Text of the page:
Fun facts

  • Shops and restaurants in downtown Hilo are concentrated on Bayfront or Kamehameha Avenue and its side streets.
  • Hilo is home to the Mauna Loa Macadamia Nut Corporation, one of the world’s leading producers of macadamia nuts.
  • British explorer Capt. James Cook made the first recorded European contact with the Hawaiian Islands, precipitating an end to Hawaiian royalty. He was killed in a skirmish with Hawaiian warriors in 1779 at Kealakekua Bay, where a monument to him now stands.

Free Wi-Fi

  • Bayfront Coffee, Kava & Tea, 116 Kamehameha Ave.
  • Bueno Burrito, 190 Keawe St.
  • Hilo Sharks Coffee, 41 Waianuenue Ave.
  • Just Cruisin Coffee, 835 Kilauea Ave.
  • Ma'ona Restaurant and Grill, 1235 Kilauea Ave. in Hilo Shopping Centre
  • Mau Loa Coffee & Deli, 400 Hualani St.
  • Naung Mai Thai Kitchen, 86 Kilauea Ave.
  • Surf Break Cafe, 201 Kinoole St. 

When you arrive

Docking information

Cruise ships dock at a pier on Kuhio Street, close to the airport and about two miles east of downtown.

Need to know

Tipping: A 10% to 15% tip in restaurants and for taxis is customary. Sometimes a tip is automatically added to your bill; check your credit-card slip before adding an additional amount. 

Safety: Kona and Hilo are considered to be safe places. But as always, don’t flash cash around and stay in well-lit areas at night if you're not back on your ship.

Your take

Have you been to the Big Island? Did you stay on the Kona side or Hilo? Please share a story, tip or discovery. What was the highlight for you?

miles to go!

click map for travelers' photos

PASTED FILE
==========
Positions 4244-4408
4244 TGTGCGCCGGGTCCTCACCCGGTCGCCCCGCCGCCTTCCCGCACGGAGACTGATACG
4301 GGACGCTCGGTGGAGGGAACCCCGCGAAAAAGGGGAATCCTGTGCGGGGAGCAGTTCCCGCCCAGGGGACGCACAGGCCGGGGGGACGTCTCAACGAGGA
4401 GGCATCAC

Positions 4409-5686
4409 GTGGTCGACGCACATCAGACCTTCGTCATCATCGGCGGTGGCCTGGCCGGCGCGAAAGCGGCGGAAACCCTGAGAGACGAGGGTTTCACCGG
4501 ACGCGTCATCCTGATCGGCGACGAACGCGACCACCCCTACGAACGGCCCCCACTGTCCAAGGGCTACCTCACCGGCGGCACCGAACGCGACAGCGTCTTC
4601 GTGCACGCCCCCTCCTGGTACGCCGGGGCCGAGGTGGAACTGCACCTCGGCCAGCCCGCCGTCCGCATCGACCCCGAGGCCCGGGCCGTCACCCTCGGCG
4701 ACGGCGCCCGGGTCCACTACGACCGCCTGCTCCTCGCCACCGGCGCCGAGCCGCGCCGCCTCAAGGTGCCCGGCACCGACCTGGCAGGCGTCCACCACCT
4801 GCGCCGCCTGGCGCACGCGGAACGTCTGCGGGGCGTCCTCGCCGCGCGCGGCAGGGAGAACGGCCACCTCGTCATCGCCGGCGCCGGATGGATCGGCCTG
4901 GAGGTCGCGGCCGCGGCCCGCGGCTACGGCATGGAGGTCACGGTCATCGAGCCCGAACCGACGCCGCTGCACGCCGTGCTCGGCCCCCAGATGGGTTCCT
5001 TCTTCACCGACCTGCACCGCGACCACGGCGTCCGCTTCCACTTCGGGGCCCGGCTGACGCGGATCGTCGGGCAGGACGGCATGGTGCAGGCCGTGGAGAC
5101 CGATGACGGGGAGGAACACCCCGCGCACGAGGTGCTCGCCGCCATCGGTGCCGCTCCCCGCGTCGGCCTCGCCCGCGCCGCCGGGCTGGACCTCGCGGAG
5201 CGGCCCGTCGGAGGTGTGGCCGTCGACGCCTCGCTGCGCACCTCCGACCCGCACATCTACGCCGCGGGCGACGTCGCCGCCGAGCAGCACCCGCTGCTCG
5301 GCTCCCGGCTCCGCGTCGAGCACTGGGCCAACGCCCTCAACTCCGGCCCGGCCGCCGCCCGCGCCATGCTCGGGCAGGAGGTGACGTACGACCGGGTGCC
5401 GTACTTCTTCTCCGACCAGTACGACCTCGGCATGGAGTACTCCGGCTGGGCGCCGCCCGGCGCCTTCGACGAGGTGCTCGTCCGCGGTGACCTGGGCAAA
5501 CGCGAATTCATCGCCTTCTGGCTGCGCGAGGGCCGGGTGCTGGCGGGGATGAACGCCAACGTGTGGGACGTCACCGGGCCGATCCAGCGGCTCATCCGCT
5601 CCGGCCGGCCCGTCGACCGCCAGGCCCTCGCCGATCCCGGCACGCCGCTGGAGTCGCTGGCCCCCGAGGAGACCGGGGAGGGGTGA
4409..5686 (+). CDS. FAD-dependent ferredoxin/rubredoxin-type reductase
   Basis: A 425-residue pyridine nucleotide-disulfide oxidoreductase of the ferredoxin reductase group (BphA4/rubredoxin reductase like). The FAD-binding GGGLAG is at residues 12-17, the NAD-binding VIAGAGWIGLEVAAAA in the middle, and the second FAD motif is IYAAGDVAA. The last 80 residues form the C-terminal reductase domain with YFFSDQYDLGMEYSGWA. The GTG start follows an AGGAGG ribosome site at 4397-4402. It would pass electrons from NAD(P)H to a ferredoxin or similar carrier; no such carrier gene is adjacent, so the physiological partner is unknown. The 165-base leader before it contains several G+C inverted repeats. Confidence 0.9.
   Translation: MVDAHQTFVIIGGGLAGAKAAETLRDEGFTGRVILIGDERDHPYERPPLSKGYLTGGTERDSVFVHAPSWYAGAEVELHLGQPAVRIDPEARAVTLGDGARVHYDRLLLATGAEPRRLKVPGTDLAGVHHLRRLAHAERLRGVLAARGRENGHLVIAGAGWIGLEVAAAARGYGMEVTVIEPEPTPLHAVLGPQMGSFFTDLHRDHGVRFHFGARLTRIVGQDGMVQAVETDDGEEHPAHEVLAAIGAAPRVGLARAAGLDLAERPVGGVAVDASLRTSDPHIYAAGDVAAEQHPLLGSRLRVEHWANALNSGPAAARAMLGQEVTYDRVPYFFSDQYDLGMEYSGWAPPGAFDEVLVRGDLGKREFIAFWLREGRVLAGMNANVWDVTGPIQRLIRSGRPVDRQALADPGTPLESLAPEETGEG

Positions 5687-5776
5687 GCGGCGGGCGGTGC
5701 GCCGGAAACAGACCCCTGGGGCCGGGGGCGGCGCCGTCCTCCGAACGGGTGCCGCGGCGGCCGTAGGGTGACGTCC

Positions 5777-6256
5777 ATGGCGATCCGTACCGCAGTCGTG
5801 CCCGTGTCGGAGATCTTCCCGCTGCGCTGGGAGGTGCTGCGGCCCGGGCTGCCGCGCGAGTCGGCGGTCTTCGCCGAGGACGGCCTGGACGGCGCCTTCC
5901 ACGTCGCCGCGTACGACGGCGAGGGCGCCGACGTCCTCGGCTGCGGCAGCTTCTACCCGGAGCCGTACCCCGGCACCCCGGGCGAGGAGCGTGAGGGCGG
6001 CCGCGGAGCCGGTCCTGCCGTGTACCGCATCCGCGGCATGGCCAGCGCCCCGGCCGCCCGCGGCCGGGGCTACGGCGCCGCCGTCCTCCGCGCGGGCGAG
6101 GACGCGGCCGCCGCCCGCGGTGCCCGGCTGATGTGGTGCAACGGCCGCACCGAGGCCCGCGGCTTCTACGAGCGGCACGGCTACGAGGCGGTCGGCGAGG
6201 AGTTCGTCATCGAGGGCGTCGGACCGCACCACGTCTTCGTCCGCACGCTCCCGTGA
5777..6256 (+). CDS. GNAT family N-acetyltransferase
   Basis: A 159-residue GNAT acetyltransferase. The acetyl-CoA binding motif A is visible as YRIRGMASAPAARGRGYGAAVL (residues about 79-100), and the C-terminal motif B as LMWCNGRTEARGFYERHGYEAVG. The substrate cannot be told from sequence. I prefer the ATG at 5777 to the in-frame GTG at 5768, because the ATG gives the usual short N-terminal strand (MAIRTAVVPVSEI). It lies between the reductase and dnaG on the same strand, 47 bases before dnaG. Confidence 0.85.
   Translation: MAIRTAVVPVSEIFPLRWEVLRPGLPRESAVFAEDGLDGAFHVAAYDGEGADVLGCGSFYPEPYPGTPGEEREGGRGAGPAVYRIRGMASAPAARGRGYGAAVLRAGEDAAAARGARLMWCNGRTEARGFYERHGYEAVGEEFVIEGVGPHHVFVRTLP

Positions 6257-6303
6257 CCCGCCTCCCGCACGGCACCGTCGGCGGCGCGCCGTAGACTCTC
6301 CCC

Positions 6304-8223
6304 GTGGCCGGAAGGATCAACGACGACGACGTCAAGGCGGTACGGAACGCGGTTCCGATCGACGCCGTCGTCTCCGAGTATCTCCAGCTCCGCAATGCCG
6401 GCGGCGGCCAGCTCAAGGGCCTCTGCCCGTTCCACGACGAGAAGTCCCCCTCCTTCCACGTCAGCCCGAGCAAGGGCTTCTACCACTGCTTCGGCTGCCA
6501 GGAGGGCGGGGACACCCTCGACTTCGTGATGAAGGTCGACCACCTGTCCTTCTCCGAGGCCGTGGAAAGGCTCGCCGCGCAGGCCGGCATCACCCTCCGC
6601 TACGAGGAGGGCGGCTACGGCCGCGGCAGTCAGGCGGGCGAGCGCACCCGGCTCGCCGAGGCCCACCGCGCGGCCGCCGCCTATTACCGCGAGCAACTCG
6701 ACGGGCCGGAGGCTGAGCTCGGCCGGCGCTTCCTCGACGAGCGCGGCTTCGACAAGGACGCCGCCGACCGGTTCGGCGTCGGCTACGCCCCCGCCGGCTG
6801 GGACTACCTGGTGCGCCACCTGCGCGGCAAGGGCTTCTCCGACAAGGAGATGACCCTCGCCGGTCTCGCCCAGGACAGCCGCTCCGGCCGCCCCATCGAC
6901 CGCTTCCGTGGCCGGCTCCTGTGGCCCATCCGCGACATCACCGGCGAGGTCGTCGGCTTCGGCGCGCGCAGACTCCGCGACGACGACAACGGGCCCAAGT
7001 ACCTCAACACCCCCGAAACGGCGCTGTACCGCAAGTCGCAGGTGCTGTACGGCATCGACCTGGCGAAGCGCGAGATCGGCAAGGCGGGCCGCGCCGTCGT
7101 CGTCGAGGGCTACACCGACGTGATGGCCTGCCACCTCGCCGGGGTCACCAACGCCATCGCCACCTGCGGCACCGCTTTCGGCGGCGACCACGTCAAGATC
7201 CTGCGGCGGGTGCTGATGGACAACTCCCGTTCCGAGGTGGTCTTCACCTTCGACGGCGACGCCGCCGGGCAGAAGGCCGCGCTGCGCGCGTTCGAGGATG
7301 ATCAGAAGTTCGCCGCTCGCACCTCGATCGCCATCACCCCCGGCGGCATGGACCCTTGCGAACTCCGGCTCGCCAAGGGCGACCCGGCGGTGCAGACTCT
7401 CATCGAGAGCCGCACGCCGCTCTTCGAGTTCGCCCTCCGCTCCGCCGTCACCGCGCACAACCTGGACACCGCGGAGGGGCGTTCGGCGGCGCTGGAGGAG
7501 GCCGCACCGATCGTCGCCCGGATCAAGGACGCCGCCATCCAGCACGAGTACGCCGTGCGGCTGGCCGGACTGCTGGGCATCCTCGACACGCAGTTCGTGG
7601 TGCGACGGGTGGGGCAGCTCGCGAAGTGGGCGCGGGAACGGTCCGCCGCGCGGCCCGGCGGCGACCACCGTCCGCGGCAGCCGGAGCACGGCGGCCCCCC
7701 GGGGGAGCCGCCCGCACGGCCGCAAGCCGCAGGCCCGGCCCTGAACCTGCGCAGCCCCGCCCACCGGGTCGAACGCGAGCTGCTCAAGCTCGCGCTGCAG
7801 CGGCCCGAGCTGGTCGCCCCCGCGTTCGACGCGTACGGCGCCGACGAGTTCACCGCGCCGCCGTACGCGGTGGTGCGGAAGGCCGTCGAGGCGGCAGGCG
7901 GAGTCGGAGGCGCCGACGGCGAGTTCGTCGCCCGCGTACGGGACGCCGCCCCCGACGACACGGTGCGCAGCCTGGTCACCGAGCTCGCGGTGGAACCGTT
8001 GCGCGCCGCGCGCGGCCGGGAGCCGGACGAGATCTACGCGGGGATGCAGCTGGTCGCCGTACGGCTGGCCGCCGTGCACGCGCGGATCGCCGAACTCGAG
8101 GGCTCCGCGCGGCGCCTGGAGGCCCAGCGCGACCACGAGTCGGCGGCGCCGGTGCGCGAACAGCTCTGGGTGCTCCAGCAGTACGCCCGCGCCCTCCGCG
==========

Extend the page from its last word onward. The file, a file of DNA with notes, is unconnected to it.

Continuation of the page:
Janet Fullwood
Janet Fullwood is an editor, writer and photographer-at-large specializing in travel and hospitality topics.


“Last week, a frogfish as big as a volleyball and the color of wintergreen gum was spotted on this ledge, 100 yards off the Kona coast. The Kona Aggressor II dive boat ( has brought me out to where these fish, when spotted, change into strange colors.  A dot blinks.  There it is: a fish with downturned mouth and dressed in traffic-cone orange. I could stare at this all day.”

Islands magazine

“First-time visitors should feel no shame hitting places like Hawaii Volcanoes National Park and sunset at Mauna Kea summit — wow  and wow. They're famous for a reason. ...The drive down to the village of Milolii is breathtaking. And the salt-and-pepper beach on nearby Honomalino Bay is worth the short hike. These spots aren't for van loads of tourists, but they're perfect on your own.”

Islands magazine

“Walk the Beaches of Kona and it's like the rocks have eyes. That's because those coffee-table slabs atop black sand are actually honu — green sea turtles. To see them elsewhere requires snorkeling or waiting till the wee hours when they nest, but here, when the sun shines, they're everywhere.”

Islands magazine

Your take: share your experience